## Can anyone figure out the area of this hexagon?

(47 Posts)I'm trying to help DD10 with maths homework and she has to state the correct __formula__ for the area of this shape:

Although I don't need the answer (just the formula for figuring it out), you can't see the graph lines but assume that the line x is 4 squares long, and from the top x to the bottom there are 8 squares.

The answer given by the book is not what I'd have thought, and I was wondering where I went wrong.

Thanks!

I would do it as an inner rectangle and two triangles/a rectangle of the two sides.

Would that work?

How many squares from corner to corner horizontally?

That's what I would have thought but again, the answer given in the scheme doesn't seem to indicate that. May I ask what you think the "formula" for the area should be?

12, **Knockmedown**

I may be way out here but do you need to divide it into 2 right angled triangles and a rectangle in the centre?

The area of the two triangles added together into a square would be (y x y) and then the rectangle would be calculated by working out the hypotenuse of the right angled triangle using Pythagoras theorem and then multiplying it by x?

2x + 2y.

2(X x Y / 2)

Sorry, mine only works if it’s a square in the middle not a rectangle.

No sorry

2 (X x Y) /2

You’re working out the two trapeziums then adding them together

It's not a regular hexagon, so perhaps that's what has thrown you?

There is a central rectangle that is X * 8 and then there are two right angle triangles that make a square that would be y squared. So 8x + y^2. But I could be completely wrong...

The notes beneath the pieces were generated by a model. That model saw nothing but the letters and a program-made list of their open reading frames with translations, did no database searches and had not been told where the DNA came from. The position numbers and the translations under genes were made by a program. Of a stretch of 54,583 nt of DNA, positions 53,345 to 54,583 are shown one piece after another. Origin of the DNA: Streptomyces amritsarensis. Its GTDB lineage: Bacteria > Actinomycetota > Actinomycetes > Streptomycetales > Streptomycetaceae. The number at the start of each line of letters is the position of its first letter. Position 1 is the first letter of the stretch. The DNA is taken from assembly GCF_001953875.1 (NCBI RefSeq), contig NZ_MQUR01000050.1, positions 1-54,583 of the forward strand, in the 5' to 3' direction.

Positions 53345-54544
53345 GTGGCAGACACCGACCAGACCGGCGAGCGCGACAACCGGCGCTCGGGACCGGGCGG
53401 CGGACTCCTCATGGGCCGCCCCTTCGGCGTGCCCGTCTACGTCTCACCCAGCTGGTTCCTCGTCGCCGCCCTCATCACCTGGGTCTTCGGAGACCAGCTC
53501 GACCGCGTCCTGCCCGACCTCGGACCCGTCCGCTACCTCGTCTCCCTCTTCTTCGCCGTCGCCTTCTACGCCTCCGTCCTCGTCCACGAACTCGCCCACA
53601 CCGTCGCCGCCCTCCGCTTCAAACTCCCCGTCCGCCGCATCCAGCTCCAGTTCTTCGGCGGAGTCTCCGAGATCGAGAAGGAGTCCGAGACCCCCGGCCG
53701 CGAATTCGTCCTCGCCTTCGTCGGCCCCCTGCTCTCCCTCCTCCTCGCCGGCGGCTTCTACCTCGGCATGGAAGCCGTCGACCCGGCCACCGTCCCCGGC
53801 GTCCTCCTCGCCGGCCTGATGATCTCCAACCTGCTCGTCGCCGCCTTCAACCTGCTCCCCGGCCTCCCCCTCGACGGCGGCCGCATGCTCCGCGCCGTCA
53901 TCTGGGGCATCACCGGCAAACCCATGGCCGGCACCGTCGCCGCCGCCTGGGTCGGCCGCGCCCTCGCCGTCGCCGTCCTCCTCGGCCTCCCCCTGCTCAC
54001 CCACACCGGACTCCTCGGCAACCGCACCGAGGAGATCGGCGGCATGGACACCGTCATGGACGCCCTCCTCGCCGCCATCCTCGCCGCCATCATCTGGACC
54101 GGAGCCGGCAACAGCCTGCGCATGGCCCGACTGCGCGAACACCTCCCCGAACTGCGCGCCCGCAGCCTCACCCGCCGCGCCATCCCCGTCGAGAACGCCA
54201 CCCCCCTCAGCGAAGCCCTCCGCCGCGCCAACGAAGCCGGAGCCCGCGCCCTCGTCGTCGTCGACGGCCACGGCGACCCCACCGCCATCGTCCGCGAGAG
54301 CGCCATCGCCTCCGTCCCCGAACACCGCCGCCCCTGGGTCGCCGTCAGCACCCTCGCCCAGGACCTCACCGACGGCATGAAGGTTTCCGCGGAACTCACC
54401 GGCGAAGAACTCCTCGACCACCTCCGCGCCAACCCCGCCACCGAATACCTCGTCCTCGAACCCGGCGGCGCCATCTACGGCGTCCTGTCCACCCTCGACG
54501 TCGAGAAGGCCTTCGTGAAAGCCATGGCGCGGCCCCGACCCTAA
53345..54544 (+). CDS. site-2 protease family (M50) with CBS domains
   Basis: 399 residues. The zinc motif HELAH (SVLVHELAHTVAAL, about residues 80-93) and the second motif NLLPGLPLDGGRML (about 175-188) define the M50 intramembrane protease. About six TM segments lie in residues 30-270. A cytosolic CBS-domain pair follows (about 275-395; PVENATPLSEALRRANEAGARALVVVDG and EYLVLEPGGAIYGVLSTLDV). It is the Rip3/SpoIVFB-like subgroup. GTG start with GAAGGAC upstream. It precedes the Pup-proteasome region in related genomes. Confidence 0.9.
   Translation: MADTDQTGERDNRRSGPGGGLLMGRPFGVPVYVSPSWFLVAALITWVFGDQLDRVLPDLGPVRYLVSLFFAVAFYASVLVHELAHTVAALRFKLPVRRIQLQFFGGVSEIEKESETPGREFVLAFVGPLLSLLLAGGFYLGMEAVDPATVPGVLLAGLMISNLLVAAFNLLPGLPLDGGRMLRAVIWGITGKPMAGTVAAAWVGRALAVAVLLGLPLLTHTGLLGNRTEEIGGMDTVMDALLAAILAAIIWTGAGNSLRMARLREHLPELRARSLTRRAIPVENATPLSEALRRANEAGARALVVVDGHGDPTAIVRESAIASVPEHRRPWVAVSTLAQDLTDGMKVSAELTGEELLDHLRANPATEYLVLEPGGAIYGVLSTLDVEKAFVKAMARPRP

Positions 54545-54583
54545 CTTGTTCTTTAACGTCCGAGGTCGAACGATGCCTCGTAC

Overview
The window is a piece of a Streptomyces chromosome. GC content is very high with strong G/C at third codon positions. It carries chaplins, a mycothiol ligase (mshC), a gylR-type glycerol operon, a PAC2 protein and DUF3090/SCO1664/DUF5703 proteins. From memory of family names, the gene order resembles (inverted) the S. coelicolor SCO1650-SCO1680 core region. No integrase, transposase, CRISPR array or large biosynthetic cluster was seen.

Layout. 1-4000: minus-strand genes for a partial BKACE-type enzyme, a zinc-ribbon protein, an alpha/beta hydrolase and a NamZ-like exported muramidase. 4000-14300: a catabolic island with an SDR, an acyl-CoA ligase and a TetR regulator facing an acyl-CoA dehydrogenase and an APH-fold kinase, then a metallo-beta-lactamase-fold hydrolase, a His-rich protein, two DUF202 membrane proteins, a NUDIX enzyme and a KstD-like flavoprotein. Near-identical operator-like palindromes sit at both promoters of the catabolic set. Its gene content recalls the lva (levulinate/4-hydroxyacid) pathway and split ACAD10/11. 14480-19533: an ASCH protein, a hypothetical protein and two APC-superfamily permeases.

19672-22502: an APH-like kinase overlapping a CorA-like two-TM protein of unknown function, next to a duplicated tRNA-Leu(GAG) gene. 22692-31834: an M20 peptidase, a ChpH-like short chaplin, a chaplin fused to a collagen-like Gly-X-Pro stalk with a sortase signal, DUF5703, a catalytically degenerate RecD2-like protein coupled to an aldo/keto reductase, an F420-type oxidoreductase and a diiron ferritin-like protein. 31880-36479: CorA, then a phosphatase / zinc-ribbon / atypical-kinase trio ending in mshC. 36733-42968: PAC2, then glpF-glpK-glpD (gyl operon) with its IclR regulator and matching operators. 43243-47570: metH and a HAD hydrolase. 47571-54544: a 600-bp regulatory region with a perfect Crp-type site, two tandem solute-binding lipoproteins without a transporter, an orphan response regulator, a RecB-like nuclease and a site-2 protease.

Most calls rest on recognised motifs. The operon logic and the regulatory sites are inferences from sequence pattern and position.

If you say the side of the ‘rectangle’ is z

Would this work-

Y squared + y squared = z squared then the square root of that = z

You can work out the area of the rectangle

Then work out the area of the 2 triangles and add it all together?

It isnt a regular hexagon i.e. All sides equal length so I am not sure you can... I too would treat it as a rectangle and two triangles but can't see that you have enough info for the triangles, you only know the base length. Will watch to see if anyone remembers more geometry than I do!

Remember, this is Year 6 maths! None of the answers suggested so far are "right" (or even offered as options - **Caulk**'s came closest and was the closest to what my DD guessed).

I'll put you out of your misery soon...

There's an App called photomath which helps with working out of a problem . According to a friend with an older DC than mine.

Ah - if they are right angled triangles you can.

If horizontally it's 12 squares, and x is 4 squares, then the hexagon can be divided into 4 squares, each with sides of 4 squares. So the area would be 4x^2. Is that any where near close?

Primary teacher (ex). I loved teaching maths. It’s been a while tho...

Yes, I can see y is part of a right angle, and I did clock that the hexagon wasn't regular.

The answer on the mark scheme was 4x^2. Can anyone see that and explain why?

(And BTW, thanks very much to all for your replies so far.)

Area of the two triangles, plus the area on the rectangle in between.

Sorry **KnockMeDown**, crossed posts with yours - that's the answer!

Yesss!

Do I get a prize? And does my explanation make sense?

Oh you have y? And they are right angled triangles? Then Area (2 triangles) = area (1 square) = y^2 and area(rectangle) = 2x^2. Total volume = 2x^2 + y^2. Is that what they have?

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